Microsoft's September Patch Tuesday security updates includes a fix for a zero-day flaw found in the wild and used to target Russian language speakers along with the details on the BlueBorne vulnerability that potentially impacts five billion Bluetooth devices.
In total Microsoft patched 82 flaws with 21 being rated critical. There is also included the public disclosure of three additional zero-day vulnerabilities that have not been exploited.
The zero day flaw was brought to light by FireEye researchers who detected a malicious Microsoft Office RTF document that exploited CVE-2017-8759 that can allow for code injection. In this case the attackers downloaded and executed a Visual Basic script containing PowerShell commands, FireEye wrote. Several components were eventually downloaded resulting in the FINSPY payload being launched.
“FINSPY malware, also reported as FinFisher or WingBird, is available for purchase as part of a “lawful intercept” capability. Based on this and previous use of FINSPY, we assess with moderate confidence that this malicious document was used by a nation-state to target a Russian-speaking entity for cyberespionage purposes,” FireEye wrote.
The BlueBorne patch, covering CVE-2017-8628, was quietly pushed by Microsoft in July, according to Bleeping Computer, but the company held back with a public announcement to give its partners time to fix the problem. To take advantage of the flaw Microsoft noted that the attacker needs to be within Bluetooth range of the victim's device with that device's Bluetooth being enabled. The attacker then connects to the target device.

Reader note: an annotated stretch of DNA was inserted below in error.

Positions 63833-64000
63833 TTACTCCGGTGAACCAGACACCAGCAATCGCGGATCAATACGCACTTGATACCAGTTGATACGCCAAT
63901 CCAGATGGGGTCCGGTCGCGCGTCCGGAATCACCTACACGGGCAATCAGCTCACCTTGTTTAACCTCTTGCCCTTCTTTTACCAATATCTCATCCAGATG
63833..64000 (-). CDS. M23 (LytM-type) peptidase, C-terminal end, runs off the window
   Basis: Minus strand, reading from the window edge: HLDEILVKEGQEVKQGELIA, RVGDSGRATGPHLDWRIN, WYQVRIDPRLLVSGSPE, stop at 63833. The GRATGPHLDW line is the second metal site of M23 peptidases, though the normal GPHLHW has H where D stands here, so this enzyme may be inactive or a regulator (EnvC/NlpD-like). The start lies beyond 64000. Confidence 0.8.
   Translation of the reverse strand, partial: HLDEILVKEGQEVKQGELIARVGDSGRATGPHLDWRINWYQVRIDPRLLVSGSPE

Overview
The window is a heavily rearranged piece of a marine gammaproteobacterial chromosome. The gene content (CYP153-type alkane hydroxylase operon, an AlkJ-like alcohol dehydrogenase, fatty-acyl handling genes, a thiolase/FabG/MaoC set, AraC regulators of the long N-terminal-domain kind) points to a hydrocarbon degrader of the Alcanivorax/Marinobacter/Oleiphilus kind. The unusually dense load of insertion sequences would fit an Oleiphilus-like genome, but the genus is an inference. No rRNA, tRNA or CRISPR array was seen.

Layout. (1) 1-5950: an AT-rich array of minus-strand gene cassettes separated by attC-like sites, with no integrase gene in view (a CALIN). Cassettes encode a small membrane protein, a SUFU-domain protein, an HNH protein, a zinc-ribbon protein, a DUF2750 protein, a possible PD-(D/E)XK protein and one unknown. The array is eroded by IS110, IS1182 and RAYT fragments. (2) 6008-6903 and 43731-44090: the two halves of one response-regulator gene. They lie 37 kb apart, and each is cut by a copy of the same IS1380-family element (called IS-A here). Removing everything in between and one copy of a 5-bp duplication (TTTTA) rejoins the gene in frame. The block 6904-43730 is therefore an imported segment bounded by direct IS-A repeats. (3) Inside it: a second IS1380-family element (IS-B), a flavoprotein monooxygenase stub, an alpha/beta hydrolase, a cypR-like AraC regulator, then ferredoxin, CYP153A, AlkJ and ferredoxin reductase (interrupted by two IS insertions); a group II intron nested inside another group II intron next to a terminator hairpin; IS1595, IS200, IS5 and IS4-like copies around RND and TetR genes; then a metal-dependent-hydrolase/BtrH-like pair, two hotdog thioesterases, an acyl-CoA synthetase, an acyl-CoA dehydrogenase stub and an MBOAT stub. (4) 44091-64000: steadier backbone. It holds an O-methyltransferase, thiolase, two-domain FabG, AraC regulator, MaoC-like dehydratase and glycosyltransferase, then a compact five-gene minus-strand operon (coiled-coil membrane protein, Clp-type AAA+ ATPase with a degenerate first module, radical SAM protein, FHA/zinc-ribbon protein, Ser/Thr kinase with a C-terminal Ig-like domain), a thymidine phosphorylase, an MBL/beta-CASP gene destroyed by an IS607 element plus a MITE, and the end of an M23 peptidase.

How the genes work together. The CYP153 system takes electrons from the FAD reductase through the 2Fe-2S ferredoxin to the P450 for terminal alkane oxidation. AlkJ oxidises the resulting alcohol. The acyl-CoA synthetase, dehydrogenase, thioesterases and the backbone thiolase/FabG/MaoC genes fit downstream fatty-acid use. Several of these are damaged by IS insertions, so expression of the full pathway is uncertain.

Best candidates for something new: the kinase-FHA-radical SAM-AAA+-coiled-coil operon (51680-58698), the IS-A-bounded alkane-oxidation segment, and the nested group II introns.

“An attacker who successfully exploited this vulnerability could perform a man-in-the-middle attack and force a user's computer to unknowingly route traffic through the attacker's computer. The attacker can then monitor and read the traffic before sending it on to the intended recipient,” Microsoft TechCenter said.
The three non-exploited zero-day issues are:
“While all three of these have lower exploitability index ratings, the fact that they have been Publicly Disclosed means a Threat Actor has enough information to potentially create an exploit. Public Disclosures are a threat indicator to watch for as they are at higher risk of being exploited since some of the busy work of research and finding how to exploit may have been done for them already,” Chris Goettl, product manager at Ivanti, told SC Media in an email.